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From Xie Xiaodong <xxd82...@gmail.com>
Subject Re: Access Log /Filter/?
Date Wed, 03 Mar 2010 16:54:41 GMT
Hello,


I think log.debug() method should first check current logging levels, or our
code will have those if() {} template everywhere.

I checked java.util.logging.Logger, and found this:

    public void log(Level level, String msg, Object param1) {
if (level.intValue() < levelValue || levelValue == offValue) {
    return;
}
LogRecord lr = new LogRecord(level, msg);
Object params[] = { param1 };
lr.setParameters(params);
doLog(lr);
    }


Java 6 hotspot can determine that the StringBuffer synchronization isn't
actually used across threads in many cases, and thus it doesn't bother
synchronizing. Thus, the performance of the two classes becomes identical.

http://www.javalobby.org/java/forums/t88518.html

But it is more secure to not depend on specific jvm version, so it is more
appropriate to use StringBuilder when necessary.


On Wed, Mar 3, 2010 at 5:19 PM, Christopher Schultz <
chris@christopherschultz.net> wrote:

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> Jason,
>
> On 3/2/2010 7:21 PM, Jason Brittain wrote:
> >> Why does the request have to be an HTTP request in order to have the
> >> access log run?
> >
> > That does seem to be a bug.
>
> Note that this is not actually a part of the AccessLogValve, it's just
> part of Xie's implementation.
>
> > By default, the access logger logs the common
> > log web server
> > format, but of course it doesn't have to, so it should log non-HTTP
> requests
> > as well, but maybe
> > only if a non-default pattern is configured?
>
> Fair enough: most of the information you'd want to log is from HTTP
> requests (like the URI, for instance). The only things that are
> available for non-HTTP requests are:
>
> - - current date/time
> - - transaction time
> - - number of bytes read and sent
> - - local address
> - - remote address
> - - request attributes
> - - server name
>
> Actually, that's quite a bit, but I've never seen an HTTP log that
> doesn't log the URI :)
>
> >>> long t2 = System.currentTimeMillis();
> >>> long time = t2 - t1;
> >>
> >> This isn't your choice, it's in the original code, but why not just do:
> >>
> >> long elapsed = System.currentTimeMillis();
> >> ...
> >> elapsed = System.currentTimeMillis() - elapsed;
> >>
> >> ??
> >>
> >> Fewer items on the stack, etc.
> >>
> >
> > Except that then it is more difficult to debug.  Right?  It isn't as easy
> to
> > inspect the value of
> > the current time if you perform the subtraction without first assigning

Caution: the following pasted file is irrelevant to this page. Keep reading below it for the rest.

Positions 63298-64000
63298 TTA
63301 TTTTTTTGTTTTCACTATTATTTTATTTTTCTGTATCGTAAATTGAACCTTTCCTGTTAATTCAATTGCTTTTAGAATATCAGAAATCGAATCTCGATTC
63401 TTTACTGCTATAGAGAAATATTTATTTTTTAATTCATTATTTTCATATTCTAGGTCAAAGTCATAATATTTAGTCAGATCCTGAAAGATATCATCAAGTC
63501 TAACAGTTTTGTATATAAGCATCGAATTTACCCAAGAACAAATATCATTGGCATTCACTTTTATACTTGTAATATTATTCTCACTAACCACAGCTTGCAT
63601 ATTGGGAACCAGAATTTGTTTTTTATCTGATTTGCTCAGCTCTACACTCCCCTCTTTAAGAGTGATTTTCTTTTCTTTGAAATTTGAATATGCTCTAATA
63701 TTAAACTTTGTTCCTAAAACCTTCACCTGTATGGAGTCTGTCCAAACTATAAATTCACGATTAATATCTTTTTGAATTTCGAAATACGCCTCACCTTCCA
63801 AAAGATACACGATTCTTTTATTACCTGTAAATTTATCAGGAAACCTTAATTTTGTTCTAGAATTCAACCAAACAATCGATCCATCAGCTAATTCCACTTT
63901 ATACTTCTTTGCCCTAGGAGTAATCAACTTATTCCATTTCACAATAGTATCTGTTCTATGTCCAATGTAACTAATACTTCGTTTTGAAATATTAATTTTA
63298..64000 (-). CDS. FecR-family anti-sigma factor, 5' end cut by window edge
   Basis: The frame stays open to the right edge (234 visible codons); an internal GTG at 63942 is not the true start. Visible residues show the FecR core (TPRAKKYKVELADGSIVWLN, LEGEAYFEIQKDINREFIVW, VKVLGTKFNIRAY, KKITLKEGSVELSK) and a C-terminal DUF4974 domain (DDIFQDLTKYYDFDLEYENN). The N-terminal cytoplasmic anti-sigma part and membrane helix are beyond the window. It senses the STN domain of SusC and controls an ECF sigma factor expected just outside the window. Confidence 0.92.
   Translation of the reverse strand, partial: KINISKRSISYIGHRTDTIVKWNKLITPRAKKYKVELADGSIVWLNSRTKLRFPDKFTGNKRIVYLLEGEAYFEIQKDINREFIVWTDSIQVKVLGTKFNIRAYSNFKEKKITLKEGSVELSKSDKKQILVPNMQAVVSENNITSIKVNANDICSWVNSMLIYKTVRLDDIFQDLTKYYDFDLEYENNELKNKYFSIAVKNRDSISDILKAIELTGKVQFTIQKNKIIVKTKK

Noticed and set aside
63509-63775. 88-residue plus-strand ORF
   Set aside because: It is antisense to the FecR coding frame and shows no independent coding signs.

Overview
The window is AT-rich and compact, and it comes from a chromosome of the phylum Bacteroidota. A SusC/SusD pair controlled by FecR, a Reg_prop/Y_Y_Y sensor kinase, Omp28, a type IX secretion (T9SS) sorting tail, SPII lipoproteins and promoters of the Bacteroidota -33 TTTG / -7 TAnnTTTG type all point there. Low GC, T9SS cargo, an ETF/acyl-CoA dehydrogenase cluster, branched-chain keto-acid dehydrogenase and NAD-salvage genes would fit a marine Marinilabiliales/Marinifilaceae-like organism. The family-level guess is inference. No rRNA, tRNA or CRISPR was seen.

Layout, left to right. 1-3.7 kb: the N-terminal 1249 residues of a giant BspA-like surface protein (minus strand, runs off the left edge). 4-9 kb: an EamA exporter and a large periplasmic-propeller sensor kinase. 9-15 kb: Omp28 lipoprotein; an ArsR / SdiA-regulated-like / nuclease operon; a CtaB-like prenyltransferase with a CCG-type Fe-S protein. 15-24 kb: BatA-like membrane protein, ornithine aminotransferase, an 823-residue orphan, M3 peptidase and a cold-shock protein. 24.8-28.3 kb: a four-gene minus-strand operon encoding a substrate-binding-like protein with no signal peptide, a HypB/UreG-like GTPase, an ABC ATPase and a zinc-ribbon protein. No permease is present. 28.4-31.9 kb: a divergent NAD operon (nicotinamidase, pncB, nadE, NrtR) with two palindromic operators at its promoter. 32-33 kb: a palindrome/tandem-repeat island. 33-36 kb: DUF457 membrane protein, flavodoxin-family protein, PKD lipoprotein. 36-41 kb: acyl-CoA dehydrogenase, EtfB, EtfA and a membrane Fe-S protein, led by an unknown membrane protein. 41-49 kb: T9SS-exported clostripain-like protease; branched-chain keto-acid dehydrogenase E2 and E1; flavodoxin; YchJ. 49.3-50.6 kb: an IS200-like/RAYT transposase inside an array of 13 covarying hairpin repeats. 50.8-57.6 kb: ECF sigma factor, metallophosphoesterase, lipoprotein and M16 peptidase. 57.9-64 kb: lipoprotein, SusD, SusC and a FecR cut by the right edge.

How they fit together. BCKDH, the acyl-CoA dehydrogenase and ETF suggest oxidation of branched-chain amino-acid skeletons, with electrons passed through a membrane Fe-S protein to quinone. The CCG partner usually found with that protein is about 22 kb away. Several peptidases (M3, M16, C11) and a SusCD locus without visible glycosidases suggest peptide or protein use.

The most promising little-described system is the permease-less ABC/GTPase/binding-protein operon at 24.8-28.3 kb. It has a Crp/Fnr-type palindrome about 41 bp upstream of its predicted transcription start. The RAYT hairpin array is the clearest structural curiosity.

> the
> > current time to a
> > variable.
>
> Fair enough, though debugging this timing code shouldn't really be
> required.
>
> >>  >     private Date getDate() {
> >>>         // Only create a new Date once per second, max.
> >>>         long systime = System.currentTimeMillis();
> >>>         AccessDateStruct struct = currentDateStruct.get();
> >>>         if ((systime - struct.currentDate.getTime()) > 1000) {
> >>>             struct.currentDate.setTime(systime);
> >>>             struct.currentDateString = null;
> >>>         }
> >>>         return struct.currentDate;
> >>>     }
> >>
> >> I don't understand why this is ThreadLocal, instead of just synchronized
> >> across the object. Maybe it's slightly faster to avoid the
> >> synchronization and just use ThreadLocals, but I'm not sure how many
> >> requests per second a single Thread is going to process, so I'm not
> >> convinced that caching this data is worth the complexity it requires in
> >> this class. I'd love to hear from a Tomcat dev about this.
> >>
> >
> > Tomcat can (hopefully) answer a larger number of requests per second
> > every year on decently modern hardware.  Benchmark it both ways on
> > a reasonably good/wide machine and you'll see why avoiding the sync
> > is helpful.  I don't think it muddies the code very badly here.
>
> Okay. Certainly avoiding object creation is a good idea, and avoiding
> highly-contended synchronization is a good idea, too. I'd like to see a
> performance comparison between these strategies, though. Maybe I'll run
> one :)
>
> > The %b portion of the Combined Log Format is documented to be the "size
> of
> > the object returned to the client, not including the response headers."
> > http://httpd.apache.org/docs/1.3/logs.html#common
>
> Right. Presumably, the Content-Length is synonymous with the above, but
> it might not be. Also, Content-Length is not always set, so you'll get a
> lot of "-" written in the log even when response bodies actually has
> content. In this implementation, "%b" is equivalent to
> "%{Content-Length}o".
>
> Counting bytes isn't that big of a deal, either. I'll submit a patch at
> some point... maybe using a different pattern character.
>
> - -chris
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-- 
Sincerely yours and Best Regards,
Xie Xiaodong

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